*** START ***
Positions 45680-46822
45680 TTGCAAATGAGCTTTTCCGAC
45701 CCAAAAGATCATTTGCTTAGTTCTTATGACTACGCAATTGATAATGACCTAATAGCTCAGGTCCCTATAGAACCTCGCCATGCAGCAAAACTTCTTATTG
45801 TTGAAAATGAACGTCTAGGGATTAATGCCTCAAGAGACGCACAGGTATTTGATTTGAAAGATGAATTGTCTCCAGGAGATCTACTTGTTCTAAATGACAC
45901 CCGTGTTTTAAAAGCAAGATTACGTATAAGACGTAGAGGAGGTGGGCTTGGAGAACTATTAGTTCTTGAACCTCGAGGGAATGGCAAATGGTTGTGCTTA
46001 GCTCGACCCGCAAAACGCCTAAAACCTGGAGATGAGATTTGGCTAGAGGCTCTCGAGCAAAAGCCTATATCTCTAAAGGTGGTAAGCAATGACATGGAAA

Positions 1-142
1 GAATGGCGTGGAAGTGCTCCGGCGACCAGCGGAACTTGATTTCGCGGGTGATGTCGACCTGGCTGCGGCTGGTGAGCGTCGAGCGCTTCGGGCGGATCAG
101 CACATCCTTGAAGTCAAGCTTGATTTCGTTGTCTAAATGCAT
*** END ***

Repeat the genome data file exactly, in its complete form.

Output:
Positions 45680-46822
45680 TTGCAAATGAGCTTTTCCGAC
45701 CCAAAAGATCATTTGCTTAGTTCTTATGACTACGCAATTGATAATGACCTAATAGCTCAGGTCCCTATAGAACCTCGCCATGCAGCAAAACTTCTTATTG
45801 TTGAAAATGAACGTCTAGGGATTAATGCCTCAAGAGACGCACAGGTATTTGATTTGAAAGATGAATTGTCTCCAGGAGATCTACTTGTTCTAAATGACAC
45901 CCGTGTTTTAAAAGCAAGATTACGTATAAGACGTAGAGGAGGTGGGCTTGGAGAACTATTAGTTCTTGAACCTCGAGGGAATGGCAAATGGTTGTGCTTA
46001 GCTCGACCCGCAAAACGCCTAAAACCTGGAGATGAGATTTGGCTAGAGGCTCTCGAGCAAAAGCCTATATCTCTAAAGGTGGTAAGCAATGACATGGAAA

Positions 1-142
1 GAATGGCGTGGAAGTGCTCCGGCGACCAGCGGAACTTGATTTCGCGGGTGATGTCGACCTGGCTGCGGCTGGTGAGCGTCGAGCGCTTCGGGCGGATCAG
101 CACATCCTTGAAGTCAAGCTTGATTTCGTTGTCTAAATGCAT